Having finished the past two seasons in 7th place, Juventus’ 2011-12 campaign was greeted with humble expectations. With a new stadium and a new coach in Antonio Conte, the Agnelli family was ready to bring back the winning mentality to the club. The arrival of Conte brought a new playing philosophy which focused on possession, pressing and high octane football, as Del Neri’s 4-4-2 was replaced by (what some refer to as) a 4-2-4. The beginning of the year saw the likes of Zdeněk Grygera, Felipe Melo, Mohammed Sissoko and Alberto Aquilani leave Torino, as the starting 11 was totally revamped to fit Conte’s system thanks to some key signings by Director General Giuseppe Marotta. The right-back position, previously occupied by Grygera (and at times a shaky 19 year old Frederik Sørensen with the occasional Marco Motta appearance), was solidified by signing the hard working Stephan Lichtsteiner from Lazio. Fan outcast and former Bidone D’oro winner (given to the worst player in the Serie A) Felipe Melo was replaced by the more versatile and temperamentally stable Arturo Vidal. However, without a doubt, the most impressive signing of the summer was the free transfer of AC Milan playmaker Andrea Pirlo, who has made sure that Aquilani will be quickly forgotten at the Old Lady. The World Cup winner has been orchestrating virtually every attacking move and is the beating heart of this revamped Juventus side. The right-back position now presents a counterattacking option, as Lichtsteiner offers pace down the right flank, while Vidal has become the modern holding midfielder that many expected Melo to be, the perfect foil for the regista Pirlo. Whether playing the 4-2-4 or 4-3-3 (which includes fan favorite Claudio Marchisio), the Juventus midfield has arguably become one of the best in Europe and has proved to be the main reason for their success.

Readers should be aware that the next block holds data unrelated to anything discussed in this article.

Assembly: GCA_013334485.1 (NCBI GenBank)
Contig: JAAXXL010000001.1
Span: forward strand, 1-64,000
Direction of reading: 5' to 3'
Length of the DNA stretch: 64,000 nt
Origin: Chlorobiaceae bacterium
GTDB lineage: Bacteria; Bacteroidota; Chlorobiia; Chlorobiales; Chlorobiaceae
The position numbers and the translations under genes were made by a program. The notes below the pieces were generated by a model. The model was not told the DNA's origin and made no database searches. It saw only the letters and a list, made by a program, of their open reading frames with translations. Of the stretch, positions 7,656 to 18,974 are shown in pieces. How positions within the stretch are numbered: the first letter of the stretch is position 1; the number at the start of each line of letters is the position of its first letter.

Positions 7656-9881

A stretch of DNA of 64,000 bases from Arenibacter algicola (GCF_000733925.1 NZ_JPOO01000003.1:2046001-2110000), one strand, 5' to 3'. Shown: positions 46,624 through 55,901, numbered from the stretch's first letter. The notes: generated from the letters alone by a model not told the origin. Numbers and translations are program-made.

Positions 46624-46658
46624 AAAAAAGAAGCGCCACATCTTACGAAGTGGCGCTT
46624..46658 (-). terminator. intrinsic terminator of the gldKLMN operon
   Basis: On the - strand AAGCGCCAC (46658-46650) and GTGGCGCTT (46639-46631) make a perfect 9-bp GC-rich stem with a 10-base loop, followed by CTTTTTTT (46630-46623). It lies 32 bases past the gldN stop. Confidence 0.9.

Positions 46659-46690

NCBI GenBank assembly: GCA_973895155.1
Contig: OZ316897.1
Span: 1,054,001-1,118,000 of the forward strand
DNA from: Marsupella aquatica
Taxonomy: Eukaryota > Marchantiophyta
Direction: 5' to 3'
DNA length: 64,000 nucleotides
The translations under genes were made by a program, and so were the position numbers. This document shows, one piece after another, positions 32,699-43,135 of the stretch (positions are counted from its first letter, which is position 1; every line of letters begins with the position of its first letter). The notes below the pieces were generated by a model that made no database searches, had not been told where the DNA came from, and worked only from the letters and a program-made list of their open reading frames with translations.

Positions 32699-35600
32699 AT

The first half of the season witnessed an undefeated Juventus lead the league nearly every week, boasting one of the most compact defenses in Serie A, and eventually claiming the ‘title’ of winter champions. Nevertheless, coach Conte remained humble, and when questioned by reporters, he refused to talk about Scudetto prospects. As the unbeaten streak persisted, the inevitable question continued to arise, but Conte insisted just over a week before Juve’s Coppa Italia match against Milan, that the Rossoneri were still favorites to win the Scudetto. February 8th saw Martin Cáceres return to the Old Lady with a stunning two-goal debut to silence the San Siro, leaving Milan down 2-1 on aggregate. After a draw with Bologna two weeks ago (part of a run where the Bianconeri tied six out of seven games), Antonio Conte claimed that winning the Scudetto at this point, would be a “miracle”.
Today, we see a Juventus team fresh of a 5-0 away victory over Fiorentina and a 2-2 draw at home to Scudetto rivals Milan which booked the Bianconeri a spot in the Coppa Italia final. The latter result ensures the continuation of Juve’s unbeaten streak (albeit being 2-1 down after 90 minutes), but also means that in four contests during the 2011-12 campaign, Milan has been unable to beat Juventus managing only two defeats and two draws. In the league title race however, Milan have won five out of their last six Serie A games. The only draw came in the controversial match against (you guessed it) Juventus at the San Siro, where a potentially game sealing Sulley Muntari disallowed goal re-opened the classic goal line technology debate. Before the demolition of Fiorentina, the Juventus Scudetto speculators were greatly humbled as wasteful finishing continued to plague the Bianconeri, but after two absolutely brilliant performances from forward Mirko Vucinic, anything seems possible. The Montenegrin has hit his stride during what will be the most crucial stretch of Juventus’ season. While the four-point gap Milan have secured atop the Serie A may not seem like much considering the ten games remaining, a look at Juve’s schedule vindicates Conte’s “miracle claim”. This sunday, Juventus host Inter Milan, topping off the short week with one of the fiercest encounters in Italian football. Despite Inter’s dismal form this season, the derby d’Italia will surely bring out their A-game. The subsequent three games offer no respite, with games at home against Napoli, away at Palermo (always a tough one), and a home encounter against a Lazio team who will surely be fighting for third place.
The next three weeks will undoubtedly put Juventus to the test. Whether or not the unbeaten streak continues is beside the point. This team must continue their recent form, bury their chances in front of goal, and stop settling for draws; they must stay hungry. While Juve’s route to the title is filled with potholes, Milan’s remaining schedule is a smoothly paved highway, with the two toughest games being the derby match with Inter and a home fixture against A.S. Roma. The rest of March through mid April will likely determine first and second place in the Serie A, but will also ultimately prove whether this Juventus team is ready to challenge the Champions League next season.